How exactly the hand-off is performed is highly tool-dependent, but FuseSoC abstracts these differences away and users typically don’t need to worry about them. For example, in for Vivado, FuseSoC creates a Vivado project file and then executes Vivado to run through the synthesis and place and route steps until a final bitstream is produced. For Verilator, it creates a Makefile and then calls Verilator to do its job.
FuseSoC supports many of the proprietary and open source EDA tools commonly used, and can be easily extended to support further ones.
Concepts of the FuseSoC build system¶
To understand how FuseSoC builds a design it is necessary to understand three basic concepts: targets, tool flows, and build stages.
A tool flow (often abbreviated to just “tool” or “EDA tool”) is a piece of software operating on the design to analyze it, simulate it, transform it, etc. Common categories of tools are simulators, synthesis tools, or static analysis tools. For example, Verilator is a tool (a simulation and static analysis tool), as is Xilinx Vivado (an FPGA tool flow), or Synopsys Design Compiler (an ASIC synthesis tool).
FuseSoC tries its best to hide differences between tools to make switching between them as easy as possible. For example, it often only requires a different command line invocation of FuseSoC to simulate a design with Synopsys VCS instead of with Icarus Verilog. Of course, customization options for individual tools are still available for when they are needed.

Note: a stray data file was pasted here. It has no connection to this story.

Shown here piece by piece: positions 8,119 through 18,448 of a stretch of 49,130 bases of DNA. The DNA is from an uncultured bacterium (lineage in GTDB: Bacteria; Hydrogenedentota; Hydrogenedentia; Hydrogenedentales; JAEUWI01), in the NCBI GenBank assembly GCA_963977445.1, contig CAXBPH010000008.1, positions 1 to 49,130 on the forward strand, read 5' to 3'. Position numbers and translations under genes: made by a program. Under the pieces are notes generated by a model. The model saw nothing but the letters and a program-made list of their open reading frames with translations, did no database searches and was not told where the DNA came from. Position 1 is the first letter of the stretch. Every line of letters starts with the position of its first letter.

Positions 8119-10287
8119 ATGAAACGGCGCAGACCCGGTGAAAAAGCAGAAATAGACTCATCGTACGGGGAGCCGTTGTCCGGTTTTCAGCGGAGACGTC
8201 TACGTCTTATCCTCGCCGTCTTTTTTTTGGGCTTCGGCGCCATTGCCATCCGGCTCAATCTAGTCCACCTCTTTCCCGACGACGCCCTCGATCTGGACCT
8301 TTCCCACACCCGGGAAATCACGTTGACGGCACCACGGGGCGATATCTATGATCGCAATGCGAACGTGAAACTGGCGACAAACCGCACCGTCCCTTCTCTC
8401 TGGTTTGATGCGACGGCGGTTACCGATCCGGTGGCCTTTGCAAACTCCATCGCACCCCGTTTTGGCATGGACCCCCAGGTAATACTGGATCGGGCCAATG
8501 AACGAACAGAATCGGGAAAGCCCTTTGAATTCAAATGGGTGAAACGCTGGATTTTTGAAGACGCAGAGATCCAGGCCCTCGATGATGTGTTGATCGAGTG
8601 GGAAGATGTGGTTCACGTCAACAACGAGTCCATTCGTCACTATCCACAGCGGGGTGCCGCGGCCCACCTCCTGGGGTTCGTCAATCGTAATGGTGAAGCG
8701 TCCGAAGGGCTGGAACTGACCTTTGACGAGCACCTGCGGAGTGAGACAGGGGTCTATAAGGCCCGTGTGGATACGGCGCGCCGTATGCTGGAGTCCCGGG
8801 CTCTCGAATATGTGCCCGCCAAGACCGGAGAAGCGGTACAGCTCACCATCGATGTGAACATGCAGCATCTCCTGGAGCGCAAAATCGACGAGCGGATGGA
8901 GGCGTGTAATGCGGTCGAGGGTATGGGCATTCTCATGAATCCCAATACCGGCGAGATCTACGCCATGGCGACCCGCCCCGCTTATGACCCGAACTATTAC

Many things can be done with a hardware design:
it can be synthesized for an FPGA, it can be simulated, it can be analyzed by lint tools, and much more.
Even though all of these things operate on the same hardware design, there are differences:
design parameters (e.g. Verilog defines and parameters, or VHDL generics) are set differently, source files are added or substituted (e.g. a top-level testbench wrapper is added, or a behavioral model of an IP block is exchanged against a hard macro), etc.
In FuseSoC, a target is a group of such settings.
Users of FuseSoC can freely name targets.
Commonly used targets are one for simulation (typically called
sim), one for FPGA or ASIC synthesis (
synth), and one for static analysis (
FuseSoC builds a design in three stages: setup, build, and run.
The setup stage. In this first step, the design is stitched together and prepared to be handed over to the tool flow.
A dependency tree is produced, starting from the top-level core.
Generators (special cores with dynamic behavior) are called. Cores produced by generators are inserted into the dependency tree as well.
The dependency tree is resolved to produce a flattened view of the design. All design information is written into an EDAM file.
Tool-flow specific setup routines are being called.
The build stage runs the tool flow until some form of output file has been produced.
The run stage somehow “executes” the build output. What this exactly means is highly tool flow dependent: for simulation flows, the simulation is executed. For static analysis (lint) flows, the lint tool is called and its output is displayed. For FPGA flows, the FPGA is programmed with the generated bitstream.